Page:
Well, that didn’t take long.
It was just a few months ago that Gov. Rick Scott swore he was not waging a war on teachers, and that there would be “no more teaching to the test” in Florida.
And now Scott’s education folks have hired a new commissioner who lost his job in Indiana because of a war with teachers and is fanatical about standardized testing.
It seems the more things change, the more they stay quite lame. This is not a knock on Tony Bennett, the man unanimously hired Wednesday by the Marching Jeb Bush Pep Club, also known as the state Board of Education.
Bennett is an accomplished educator, and he may prove to be more popular with parents and teachers in Florida than he was in Indiana.
The issue here is the adherence to an agenda.
Scott went on a much-publicized tour of the state this summer, sitting with teachers and parents to hear their thoughts and concerns on education issues. He looked sympathetic. He appeared concerned. He acted like a man willing to compromise.
And then he doubled down on the same old policies.
It didn’t matter that teachers say their classrooms are stifled by the all-consuming devotion to standardized tests. It didn’t matter that parents are concerned education funds are being diverted to for-profit companies and costly lobbyists.
This is what Scott wants, and so this is how it is going to be. The rubber stamp hiring of Bennett makes that clear, even if it was the Board of Education pulling the trigger.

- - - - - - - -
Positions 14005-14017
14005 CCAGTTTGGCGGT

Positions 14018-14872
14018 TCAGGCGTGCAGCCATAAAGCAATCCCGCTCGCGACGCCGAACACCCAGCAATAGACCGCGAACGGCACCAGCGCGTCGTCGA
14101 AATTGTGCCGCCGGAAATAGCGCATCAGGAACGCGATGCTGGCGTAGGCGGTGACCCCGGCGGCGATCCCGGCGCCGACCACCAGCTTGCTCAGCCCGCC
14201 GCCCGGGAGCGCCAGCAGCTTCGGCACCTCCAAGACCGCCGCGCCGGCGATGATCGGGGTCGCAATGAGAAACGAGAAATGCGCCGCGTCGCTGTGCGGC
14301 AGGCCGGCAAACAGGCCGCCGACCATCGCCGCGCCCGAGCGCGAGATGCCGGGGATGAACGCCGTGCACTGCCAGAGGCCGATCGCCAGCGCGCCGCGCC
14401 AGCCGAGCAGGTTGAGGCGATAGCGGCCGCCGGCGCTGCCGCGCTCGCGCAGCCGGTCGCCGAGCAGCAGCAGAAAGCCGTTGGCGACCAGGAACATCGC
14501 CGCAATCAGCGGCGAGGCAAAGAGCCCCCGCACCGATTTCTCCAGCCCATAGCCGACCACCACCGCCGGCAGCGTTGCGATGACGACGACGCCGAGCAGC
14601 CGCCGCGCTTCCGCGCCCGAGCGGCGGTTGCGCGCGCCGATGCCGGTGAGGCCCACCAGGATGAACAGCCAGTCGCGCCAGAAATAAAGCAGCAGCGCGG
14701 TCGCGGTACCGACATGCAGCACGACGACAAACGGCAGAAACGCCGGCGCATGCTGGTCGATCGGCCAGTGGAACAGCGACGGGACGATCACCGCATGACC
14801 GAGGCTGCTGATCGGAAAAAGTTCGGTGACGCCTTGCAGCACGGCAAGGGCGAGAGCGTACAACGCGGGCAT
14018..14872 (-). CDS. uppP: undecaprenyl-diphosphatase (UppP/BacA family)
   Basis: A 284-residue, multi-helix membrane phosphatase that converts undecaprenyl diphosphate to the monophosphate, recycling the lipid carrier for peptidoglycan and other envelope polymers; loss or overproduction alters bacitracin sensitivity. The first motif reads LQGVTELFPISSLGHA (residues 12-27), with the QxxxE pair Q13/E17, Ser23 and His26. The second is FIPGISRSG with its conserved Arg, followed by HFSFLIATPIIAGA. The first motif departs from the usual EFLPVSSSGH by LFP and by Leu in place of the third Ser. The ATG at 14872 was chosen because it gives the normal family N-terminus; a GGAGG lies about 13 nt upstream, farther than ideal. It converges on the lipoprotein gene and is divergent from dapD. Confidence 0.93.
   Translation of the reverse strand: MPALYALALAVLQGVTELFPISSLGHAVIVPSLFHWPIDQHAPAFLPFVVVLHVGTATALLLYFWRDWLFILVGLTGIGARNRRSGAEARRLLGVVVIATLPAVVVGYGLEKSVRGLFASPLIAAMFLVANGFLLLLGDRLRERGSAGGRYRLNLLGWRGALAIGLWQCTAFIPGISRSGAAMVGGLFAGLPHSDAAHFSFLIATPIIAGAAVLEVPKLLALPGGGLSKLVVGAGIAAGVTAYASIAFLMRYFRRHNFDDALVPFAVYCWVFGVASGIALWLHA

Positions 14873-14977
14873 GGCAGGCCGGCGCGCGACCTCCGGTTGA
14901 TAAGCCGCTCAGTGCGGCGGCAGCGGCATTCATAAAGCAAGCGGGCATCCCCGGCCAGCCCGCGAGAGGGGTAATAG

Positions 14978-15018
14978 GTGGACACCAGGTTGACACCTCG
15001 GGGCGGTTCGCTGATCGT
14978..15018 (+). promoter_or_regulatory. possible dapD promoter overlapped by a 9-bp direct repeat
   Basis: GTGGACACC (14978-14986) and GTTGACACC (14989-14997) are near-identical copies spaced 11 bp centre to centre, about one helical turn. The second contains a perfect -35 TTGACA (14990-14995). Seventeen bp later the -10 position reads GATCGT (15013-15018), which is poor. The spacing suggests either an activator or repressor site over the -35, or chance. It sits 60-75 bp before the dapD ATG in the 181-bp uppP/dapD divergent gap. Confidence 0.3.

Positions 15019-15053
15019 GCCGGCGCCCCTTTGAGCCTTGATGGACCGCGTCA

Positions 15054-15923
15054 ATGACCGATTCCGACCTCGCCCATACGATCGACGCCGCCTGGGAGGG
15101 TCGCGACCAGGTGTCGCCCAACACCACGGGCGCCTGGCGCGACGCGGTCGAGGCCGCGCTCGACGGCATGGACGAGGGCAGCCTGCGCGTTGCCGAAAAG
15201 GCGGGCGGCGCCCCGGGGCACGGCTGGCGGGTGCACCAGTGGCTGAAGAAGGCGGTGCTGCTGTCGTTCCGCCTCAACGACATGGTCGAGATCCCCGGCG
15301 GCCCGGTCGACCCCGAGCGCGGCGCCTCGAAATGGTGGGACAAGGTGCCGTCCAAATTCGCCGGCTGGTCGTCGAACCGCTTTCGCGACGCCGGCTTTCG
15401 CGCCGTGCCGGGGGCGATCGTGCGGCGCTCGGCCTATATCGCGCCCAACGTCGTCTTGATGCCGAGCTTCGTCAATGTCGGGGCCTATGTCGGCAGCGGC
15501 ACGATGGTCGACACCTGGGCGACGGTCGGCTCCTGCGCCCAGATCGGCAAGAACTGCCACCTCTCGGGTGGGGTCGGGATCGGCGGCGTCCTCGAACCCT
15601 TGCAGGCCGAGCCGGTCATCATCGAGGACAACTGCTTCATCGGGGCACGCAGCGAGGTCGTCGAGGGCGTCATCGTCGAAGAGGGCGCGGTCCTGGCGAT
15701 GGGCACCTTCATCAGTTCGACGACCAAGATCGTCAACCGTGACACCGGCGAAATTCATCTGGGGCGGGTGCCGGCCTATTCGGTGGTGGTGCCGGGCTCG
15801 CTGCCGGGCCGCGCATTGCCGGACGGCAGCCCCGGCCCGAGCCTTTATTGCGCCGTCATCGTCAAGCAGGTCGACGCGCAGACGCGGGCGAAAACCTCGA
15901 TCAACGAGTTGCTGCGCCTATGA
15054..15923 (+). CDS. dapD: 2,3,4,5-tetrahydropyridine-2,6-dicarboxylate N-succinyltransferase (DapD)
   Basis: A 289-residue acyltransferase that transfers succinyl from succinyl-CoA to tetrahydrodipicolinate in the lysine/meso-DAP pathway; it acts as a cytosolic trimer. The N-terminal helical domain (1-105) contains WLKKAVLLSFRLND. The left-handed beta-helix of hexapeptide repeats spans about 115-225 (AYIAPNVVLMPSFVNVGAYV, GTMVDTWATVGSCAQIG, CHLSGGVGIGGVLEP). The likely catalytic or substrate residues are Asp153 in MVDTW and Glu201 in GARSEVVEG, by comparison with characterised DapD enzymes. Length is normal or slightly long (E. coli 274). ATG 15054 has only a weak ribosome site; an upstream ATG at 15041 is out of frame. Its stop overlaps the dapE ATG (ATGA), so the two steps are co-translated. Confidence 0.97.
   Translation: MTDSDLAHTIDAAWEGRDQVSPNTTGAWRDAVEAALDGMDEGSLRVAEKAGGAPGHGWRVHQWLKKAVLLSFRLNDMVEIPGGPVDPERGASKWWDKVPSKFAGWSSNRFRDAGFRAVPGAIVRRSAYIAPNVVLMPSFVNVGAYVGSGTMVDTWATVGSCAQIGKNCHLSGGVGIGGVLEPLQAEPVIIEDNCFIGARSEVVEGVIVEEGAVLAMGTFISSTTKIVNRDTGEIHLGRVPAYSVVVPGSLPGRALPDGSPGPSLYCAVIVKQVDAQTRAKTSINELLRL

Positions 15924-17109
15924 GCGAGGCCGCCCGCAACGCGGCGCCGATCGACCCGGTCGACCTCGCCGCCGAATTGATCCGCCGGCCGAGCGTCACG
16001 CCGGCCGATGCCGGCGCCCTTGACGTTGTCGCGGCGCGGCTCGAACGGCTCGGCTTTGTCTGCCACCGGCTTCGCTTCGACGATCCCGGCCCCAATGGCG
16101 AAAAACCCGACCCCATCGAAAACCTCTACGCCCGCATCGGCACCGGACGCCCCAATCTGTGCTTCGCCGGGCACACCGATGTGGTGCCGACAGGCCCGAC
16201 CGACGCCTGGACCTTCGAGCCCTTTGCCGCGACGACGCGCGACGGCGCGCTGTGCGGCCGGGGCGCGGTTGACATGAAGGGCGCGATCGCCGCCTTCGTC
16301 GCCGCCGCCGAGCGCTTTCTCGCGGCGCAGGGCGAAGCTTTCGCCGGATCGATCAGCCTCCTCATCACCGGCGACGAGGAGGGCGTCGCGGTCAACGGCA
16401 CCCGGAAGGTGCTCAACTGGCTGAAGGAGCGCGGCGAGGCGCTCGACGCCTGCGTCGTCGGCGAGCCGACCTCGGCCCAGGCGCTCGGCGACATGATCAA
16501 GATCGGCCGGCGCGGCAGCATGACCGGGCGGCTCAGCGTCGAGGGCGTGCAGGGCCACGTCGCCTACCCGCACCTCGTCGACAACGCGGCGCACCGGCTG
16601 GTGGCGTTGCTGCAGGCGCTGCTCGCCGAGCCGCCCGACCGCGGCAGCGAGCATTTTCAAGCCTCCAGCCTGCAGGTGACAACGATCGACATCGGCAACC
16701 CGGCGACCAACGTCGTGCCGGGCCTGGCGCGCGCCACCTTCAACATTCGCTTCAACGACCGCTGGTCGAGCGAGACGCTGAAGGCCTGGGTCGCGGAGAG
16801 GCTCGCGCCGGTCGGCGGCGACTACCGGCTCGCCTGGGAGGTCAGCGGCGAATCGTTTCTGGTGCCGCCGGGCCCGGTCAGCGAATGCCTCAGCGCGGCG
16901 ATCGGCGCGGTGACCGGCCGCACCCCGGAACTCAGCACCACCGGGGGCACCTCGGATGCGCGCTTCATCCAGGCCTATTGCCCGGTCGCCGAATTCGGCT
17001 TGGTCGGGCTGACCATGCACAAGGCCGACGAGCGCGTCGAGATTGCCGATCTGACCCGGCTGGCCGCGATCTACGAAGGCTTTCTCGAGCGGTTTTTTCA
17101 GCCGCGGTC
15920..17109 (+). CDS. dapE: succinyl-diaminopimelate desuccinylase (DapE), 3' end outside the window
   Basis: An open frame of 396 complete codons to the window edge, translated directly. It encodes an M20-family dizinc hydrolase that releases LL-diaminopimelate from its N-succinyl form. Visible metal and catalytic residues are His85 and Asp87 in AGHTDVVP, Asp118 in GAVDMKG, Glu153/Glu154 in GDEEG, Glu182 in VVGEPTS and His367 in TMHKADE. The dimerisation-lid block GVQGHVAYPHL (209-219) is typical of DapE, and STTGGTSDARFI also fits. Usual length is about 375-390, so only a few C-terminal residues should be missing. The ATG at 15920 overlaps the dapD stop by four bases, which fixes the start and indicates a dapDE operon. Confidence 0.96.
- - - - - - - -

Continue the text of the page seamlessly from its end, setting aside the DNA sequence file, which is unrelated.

Charged with finding the perfect candidate to be in charge of the future of 2 million schoolchildren in Florida, the board devoted four minutes to the decision on Wednesday. The names of the other two finalists were never even mentioned.
“This hiring does not match with what the governor heard from parents and what he was saying this summer,” said Colleen Wood, of the education advocacy group 50th No More. “There is a lot of talk about public input in this state, but when it comes time to make the important decisions the stakeholders are never considered if their input doesn’t match the ideology.
“It’s disappointing because our schoolchildren deserve better.”
In this case, the ideology is straight out of the Jeb Bush playbook of education reform. And Bennett has been the national poster boy for that brand of policy.
He was so insistent in Indiana — pushing vouchers, charters, standardized tests, school grades and diminished teacher qualifications — that he was ousted from what is an elected position in that state after just one term.
How unpopular was he?
Bennett lost to a Democrat in a state where Mitt Romney beat Barack Obama by 11 points. And Bennett’s campaign outspent his opponent 8-to-1.
“I’m hopeful Mr. Bennett will take the time to sit down and really listen to parents and teachers in this state,” said Mindy Gould, of the legislative committee of the Florida PTA. “It’s important that he gets a feel for our needs and not just approach things the same way he might in Indiana.”
In the end, this is simply disappointing. Not because Bennett isn’t qualified, but because the governor finally seemed willing to listen to the voices of his constituents. And instead he put his faith in a theory instead of Floridians.